As part of the campaign Utrecht Fietst (Utrecht Cycles) the city asked its citizens which traffic lights were redundant, Verkeersnet reports. Motorists, cyclists and pedestrians rose to the occasion and sent in a whopping 4,760 reports between February and April. The city then presented responses for each junction on an interactive map (click the “i” icon hovering over each traffic light).
In June the city started to experiment with disabling the traffic lights of seven junctions with a further three junctions scheduled for an experiment later in 2015 in which traffic lights will be shut down during quiet times. These experiments will last six months before evaluation. Cyclists will get an additional free right on red at four junctions.
Fundamentalist Christian political party SGP in the city council of Ede have decided to complain about paying for parking on Sunday at a local hospital, claiming that it’s not Christian. The hospital introduced paid parking on Sunday only recently, and it’s safe to assume nobody likes to pay for parking especially on Sunday, which is often free in many parts of the country at least on the street.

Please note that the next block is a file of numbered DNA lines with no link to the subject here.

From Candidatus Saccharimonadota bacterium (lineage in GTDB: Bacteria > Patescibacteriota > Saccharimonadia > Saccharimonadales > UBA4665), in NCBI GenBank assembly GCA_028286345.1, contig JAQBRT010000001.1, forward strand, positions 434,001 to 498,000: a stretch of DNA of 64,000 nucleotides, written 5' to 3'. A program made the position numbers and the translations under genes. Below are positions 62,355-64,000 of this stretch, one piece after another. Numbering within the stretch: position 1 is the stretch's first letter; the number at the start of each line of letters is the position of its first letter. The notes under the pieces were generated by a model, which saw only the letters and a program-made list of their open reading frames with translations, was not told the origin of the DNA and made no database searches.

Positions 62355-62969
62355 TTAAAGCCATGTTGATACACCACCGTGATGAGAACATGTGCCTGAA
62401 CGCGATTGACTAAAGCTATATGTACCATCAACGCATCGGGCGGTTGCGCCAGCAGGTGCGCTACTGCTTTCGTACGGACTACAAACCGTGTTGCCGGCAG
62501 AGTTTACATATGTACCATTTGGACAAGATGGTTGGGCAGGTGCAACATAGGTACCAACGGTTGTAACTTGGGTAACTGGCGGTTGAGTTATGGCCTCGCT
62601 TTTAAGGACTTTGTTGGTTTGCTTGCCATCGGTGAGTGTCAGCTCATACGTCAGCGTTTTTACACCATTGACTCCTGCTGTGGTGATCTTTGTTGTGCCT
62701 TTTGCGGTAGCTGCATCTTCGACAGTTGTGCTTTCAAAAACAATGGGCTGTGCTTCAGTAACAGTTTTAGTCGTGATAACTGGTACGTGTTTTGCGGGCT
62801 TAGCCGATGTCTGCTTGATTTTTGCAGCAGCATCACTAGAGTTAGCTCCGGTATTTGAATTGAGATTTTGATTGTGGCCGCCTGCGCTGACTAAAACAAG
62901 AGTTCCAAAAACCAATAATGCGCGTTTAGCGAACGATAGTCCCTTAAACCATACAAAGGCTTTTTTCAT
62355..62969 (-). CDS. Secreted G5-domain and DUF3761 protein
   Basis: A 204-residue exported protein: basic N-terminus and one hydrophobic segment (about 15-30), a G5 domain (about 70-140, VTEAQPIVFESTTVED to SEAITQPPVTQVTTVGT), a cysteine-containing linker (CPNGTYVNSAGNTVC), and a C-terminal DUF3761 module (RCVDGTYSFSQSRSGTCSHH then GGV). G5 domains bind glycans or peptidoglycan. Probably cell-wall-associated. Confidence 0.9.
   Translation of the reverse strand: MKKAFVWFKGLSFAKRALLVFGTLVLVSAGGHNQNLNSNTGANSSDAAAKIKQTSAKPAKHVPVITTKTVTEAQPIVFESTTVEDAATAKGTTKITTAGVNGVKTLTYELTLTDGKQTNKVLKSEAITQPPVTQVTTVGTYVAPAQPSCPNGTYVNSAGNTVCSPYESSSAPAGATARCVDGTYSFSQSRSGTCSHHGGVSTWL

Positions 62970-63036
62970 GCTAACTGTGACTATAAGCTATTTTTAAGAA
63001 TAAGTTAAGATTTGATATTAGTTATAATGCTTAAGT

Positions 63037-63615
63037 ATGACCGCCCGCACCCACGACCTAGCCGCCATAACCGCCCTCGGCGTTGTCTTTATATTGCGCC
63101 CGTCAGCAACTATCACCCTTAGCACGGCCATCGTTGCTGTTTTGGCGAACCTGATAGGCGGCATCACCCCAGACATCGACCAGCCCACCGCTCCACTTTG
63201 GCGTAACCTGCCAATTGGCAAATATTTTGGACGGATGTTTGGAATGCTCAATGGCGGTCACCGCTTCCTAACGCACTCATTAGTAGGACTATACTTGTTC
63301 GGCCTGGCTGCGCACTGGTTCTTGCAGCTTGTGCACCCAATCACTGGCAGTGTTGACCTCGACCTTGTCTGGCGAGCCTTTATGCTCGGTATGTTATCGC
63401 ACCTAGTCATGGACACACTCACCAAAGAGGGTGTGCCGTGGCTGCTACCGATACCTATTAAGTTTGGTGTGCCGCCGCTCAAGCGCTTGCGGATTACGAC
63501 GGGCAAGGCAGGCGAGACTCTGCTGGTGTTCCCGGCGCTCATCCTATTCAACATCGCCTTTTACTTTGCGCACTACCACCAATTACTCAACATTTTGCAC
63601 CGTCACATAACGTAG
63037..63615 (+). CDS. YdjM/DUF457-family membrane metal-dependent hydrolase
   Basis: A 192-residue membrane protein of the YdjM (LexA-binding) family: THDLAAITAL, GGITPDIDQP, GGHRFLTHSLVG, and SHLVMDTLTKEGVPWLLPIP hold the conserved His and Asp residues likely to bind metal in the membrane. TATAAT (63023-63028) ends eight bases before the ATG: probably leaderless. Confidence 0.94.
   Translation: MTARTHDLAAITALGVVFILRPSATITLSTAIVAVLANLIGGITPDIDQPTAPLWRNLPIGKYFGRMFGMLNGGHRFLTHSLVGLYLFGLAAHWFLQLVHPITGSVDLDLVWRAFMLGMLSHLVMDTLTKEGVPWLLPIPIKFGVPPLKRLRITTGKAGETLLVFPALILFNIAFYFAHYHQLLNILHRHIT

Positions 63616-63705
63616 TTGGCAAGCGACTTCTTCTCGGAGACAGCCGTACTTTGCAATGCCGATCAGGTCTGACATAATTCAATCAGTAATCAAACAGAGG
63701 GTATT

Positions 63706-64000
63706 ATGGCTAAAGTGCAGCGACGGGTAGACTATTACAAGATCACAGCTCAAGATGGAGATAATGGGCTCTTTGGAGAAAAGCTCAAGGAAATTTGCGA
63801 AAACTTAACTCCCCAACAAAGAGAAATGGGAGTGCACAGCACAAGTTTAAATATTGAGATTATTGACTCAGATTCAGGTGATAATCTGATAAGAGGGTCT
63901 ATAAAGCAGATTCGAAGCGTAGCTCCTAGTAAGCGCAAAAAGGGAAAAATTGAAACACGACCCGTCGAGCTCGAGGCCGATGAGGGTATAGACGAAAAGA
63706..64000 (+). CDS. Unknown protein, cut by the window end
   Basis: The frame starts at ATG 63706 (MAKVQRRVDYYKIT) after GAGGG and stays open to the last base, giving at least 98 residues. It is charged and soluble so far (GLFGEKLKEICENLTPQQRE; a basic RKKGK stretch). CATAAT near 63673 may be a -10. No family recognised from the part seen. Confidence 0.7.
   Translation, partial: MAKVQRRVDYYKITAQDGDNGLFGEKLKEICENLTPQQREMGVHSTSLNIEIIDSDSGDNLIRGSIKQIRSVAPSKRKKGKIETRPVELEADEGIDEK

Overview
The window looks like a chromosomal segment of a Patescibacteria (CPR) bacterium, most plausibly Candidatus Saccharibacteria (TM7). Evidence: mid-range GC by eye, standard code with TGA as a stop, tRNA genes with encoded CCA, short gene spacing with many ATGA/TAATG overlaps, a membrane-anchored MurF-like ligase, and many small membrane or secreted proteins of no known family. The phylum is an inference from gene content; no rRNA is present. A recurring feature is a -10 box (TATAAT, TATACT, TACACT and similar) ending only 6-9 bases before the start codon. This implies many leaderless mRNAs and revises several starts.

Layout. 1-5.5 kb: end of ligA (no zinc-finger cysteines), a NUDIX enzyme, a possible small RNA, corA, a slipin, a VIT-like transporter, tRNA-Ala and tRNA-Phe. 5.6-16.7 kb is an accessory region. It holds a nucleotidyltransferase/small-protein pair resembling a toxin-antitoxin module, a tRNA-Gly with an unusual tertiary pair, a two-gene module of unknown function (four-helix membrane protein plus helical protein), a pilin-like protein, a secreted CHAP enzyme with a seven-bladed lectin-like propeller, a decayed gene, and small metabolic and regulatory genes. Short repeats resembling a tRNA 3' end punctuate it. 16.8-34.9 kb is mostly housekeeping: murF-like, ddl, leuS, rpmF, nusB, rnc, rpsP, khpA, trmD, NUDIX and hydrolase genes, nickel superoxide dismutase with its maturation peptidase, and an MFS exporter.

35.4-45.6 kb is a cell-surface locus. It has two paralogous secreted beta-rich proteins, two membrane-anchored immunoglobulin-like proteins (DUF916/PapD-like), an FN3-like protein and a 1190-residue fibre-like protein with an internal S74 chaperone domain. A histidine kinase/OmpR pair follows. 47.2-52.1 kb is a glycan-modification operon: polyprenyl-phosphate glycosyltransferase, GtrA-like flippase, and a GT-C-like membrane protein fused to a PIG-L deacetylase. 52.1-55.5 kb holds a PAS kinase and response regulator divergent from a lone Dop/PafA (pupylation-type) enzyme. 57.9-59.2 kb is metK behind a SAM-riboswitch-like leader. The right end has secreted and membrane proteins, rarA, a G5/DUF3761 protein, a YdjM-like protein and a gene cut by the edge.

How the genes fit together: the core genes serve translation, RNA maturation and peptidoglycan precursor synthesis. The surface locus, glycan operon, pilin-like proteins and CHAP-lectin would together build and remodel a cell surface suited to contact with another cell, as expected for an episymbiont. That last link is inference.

The SGP argue that more people will park on the street near the hospital most probably for free and hinder the locals. This implies that Christians like them would gladly annoy the locals for free parking and that’s their possible argument for making parking free on Sunday at the hospital.
What if SGP people visited the hospital on another day than Sunday, say Saturday? Problem solved. What if city council makes no exceptions for the SGP who also pay to use electricity, water and their car on Sundays? Problem solved. What if they went to the hospital by bike or walked? Problem solved.